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    ABSTRACT: Purpose Quantitative uncertainties are a direct consequence of averaging, a common procedure when building life cycle inventories (LCIs). This averaging can be amongst locations, times, products, scales or production technologies. To date, however, quantified uncertainties at the unit process level have largely been generated using a Numerical Unit Spread Assessment Pedigree (NUSAP) approach and often disregard inherent uncertainties (inaccurate measurements) and spread (variability around means). Methods A decision tree for primary and secondary data at the unit process level was initially created. Around this decision tree, a protocol was developed with the recognition that dispersions can be either results of inherent uncertainty, spread amongst data points or products of unrepresentative data. In order to estimate the characteristics of uncertainties for secondary data, a method for weighting means amongst studies is proposed. As for unrepresentativeness, the origin and adaptation of NUSAP to the field of life cycle assessment are discussed, and recommendations are given. Results and discussion By using the proposed protocol, cross-referencing of outdated data is avoided, and user influence on results is reduced. In the meantime, more accurate estimates can be made for horizontally averaged data with accompanying spread and inherent uncertainties, as these deviations often contribute substantially towards the overall dispersion. Conclusions In this article, we highlight the importance of including inherent uncertainties and spread alongside the NUSAP pedigree. As uncertainty data often are missing in LCI literature, we here describe a method for evaluating these by taking several reported values into account. While this protocol presents a practical way towards estimating overall dispersion, better reporting in literature is promoted in order to determine real uncertainty parameters.
    The International Journal of Life Cycle Assessment 02/2014; 19(2).
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    ABSTRACT: Purpose Change of vegetation cover and increased land use intensity, particularly for agricultural use, can affect species richness. Within life cycle impact assessment, methods to assess impacts of land use on a global scale are still in need of development. In this work, we present a spatially explicit data-driven approach to characterize the effect of agricultural land occupation on different species groups. Methods We derived characterization factors for the direct impact of agricultural land occupation on relative species richness. Our method identifies potential differences in impacts for cultivation of different crop types, on different species groups, and in different world regions. Using empirical species richness data gathered via an extensive literature search, characterization factors were calculated for four crop groups (oil palm, low crops, Pooideae, and Panicoideae), four species groups (arthropods, birds, mammals, and vascular plants), and six biomes. Results and discussion Analysis of the collected data showed that vascular plant richness is more sensitive than the species richness of arthropods to agricultural land occupation. Regarding the differences between world regions, the impact of agricultural land use was lower in boreal forests/taiga than in temperate and tropical regions. The impact of oil palm plantations was found to be larger than that of Pooideae croplands, although we cannot rule out that this difference is influenced by the spatial difference between the oil palm- and Pooideae-growing regions as well. Analysis of a subset of data showed that the impact of conventional farming was larger than the impact of low-input farming. Conclusions The impact of land occupation on relative species richness depends on the taxonomic groups considered, the climatic region, and farm management. The influence of crop type, however, was found to be of less importance.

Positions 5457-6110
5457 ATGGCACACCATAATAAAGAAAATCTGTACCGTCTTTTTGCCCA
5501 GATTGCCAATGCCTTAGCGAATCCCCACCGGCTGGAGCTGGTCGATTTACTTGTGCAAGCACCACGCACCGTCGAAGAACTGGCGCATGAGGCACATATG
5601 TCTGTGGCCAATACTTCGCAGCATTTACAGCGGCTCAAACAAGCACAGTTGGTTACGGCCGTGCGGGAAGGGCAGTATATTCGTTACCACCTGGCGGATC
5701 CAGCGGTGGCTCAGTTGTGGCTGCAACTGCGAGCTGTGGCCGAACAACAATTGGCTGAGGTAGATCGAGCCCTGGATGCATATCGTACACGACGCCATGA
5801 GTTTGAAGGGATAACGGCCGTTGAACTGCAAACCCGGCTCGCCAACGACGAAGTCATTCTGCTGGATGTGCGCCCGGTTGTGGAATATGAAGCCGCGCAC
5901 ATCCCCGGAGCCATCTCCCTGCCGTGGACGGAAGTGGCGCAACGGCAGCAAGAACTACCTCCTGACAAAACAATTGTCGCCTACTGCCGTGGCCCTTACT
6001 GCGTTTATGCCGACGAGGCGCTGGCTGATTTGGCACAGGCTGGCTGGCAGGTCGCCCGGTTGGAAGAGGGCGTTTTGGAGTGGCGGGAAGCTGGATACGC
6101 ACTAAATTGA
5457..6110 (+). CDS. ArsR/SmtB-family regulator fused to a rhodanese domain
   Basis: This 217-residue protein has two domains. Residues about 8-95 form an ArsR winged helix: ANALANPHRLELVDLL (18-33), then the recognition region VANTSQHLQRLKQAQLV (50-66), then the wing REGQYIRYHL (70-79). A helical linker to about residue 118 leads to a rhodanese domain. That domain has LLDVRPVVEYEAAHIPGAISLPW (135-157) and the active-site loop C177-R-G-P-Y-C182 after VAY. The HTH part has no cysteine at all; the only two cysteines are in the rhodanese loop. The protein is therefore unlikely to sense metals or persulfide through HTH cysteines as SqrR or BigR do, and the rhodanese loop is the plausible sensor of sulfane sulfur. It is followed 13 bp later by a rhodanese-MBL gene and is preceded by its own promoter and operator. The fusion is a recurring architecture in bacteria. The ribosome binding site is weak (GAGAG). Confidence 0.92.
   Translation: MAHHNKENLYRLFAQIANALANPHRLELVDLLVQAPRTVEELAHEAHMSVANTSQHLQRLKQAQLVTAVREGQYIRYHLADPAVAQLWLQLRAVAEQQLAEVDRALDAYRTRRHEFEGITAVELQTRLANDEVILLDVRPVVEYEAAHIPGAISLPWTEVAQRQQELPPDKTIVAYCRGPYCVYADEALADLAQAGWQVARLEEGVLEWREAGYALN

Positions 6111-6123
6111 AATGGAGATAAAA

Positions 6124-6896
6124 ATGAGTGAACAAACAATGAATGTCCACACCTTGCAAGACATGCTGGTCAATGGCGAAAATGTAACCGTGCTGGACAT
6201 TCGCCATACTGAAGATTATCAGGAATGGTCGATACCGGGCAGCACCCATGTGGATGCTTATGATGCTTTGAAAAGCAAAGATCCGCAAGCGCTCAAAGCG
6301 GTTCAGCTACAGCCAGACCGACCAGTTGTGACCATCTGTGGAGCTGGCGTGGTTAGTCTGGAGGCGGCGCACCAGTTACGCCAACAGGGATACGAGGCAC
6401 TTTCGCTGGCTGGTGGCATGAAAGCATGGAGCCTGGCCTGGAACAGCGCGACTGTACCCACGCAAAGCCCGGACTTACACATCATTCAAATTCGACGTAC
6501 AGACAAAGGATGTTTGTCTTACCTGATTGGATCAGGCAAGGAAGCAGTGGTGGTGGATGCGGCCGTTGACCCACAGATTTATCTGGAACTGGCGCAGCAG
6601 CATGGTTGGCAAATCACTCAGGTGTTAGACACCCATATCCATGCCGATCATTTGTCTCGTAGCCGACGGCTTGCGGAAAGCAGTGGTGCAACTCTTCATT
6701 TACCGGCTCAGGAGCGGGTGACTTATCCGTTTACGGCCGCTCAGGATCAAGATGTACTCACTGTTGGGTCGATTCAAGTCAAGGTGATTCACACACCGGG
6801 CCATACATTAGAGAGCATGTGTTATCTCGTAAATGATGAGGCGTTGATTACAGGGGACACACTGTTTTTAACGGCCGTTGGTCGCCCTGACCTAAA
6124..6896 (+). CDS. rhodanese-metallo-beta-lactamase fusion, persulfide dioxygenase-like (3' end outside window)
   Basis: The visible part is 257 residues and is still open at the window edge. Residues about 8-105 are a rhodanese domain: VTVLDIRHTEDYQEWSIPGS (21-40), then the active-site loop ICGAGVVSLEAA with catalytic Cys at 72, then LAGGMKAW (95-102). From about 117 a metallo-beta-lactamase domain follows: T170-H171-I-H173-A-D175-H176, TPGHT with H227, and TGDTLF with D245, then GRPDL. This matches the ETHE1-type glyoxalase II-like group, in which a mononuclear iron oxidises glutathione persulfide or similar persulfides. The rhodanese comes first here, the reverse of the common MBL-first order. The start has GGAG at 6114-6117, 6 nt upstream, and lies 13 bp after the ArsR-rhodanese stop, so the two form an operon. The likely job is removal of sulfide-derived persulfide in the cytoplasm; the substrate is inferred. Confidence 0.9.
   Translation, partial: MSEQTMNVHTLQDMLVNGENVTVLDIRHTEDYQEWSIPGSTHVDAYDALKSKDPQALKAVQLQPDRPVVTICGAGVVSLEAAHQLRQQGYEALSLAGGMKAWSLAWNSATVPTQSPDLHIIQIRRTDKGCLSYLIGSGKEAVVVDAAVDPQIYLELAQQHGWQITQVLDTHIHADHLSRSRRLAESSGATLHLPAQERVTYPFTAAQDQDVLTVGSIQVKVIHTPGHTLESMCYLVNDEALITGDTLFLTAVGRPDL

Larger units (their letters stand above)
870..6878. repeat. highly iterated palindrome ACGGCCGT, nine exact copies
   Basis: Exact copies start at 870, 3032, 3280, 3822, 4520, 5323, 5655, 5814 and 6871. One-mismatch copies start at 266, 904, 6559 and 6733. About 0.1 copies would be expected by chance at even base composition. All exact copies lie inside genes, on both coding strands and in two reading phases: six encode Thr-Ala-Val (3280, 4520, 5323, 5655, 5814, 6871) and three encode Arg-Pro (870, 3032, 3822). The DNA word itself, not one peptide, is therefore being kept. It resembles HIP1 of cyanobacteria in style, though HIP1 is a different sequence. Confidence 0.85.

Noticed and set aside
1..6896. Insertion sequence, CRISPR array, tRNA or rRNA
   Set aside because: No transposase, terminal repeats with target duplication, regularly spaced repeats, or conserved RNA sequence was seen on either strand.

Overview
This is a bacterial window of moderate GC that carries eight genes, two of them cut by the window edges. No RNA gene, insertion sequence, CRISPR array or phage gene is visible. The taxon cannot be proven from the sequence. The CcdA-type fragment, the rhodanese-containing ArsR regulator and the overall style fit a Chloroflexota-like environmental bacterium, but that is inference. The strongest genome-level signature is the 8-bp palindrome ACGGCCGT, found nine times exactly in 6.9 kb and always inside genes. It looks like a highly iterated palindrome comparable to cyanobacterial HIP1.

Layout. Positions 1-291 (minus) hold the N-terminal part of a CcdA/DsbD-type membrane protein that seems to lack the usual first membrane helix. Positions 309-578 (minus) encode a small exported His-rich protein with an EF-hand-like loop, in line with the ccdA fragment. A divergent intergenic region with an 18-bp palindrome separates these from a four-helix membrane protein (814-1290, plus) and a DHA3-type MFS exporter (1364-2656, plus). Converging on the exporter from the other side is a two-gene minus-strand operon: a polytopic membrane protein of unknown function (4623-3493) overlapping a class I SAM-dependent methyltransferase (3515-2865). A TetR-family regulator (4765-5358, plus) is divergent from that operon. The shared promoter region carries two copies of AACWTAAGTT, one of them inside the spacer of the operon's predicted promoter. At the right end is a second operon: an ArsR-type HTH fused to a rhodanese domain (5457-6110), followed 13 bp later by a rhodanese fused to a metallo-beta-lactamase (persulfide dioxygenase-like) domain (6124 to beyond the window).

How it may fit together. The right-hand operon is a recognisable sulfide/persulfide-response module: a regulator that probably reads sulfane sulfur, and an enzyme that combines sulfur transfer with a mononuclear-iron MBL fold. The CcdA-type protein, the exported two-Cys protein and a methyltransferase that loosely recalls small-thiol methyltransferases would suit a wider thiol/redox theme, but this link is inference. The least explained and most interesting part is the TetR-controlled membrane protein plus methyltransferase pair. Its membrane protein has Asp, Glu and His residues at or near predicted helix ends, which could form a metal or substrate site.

The International Journal of Life Cycle Assessment 01/2014;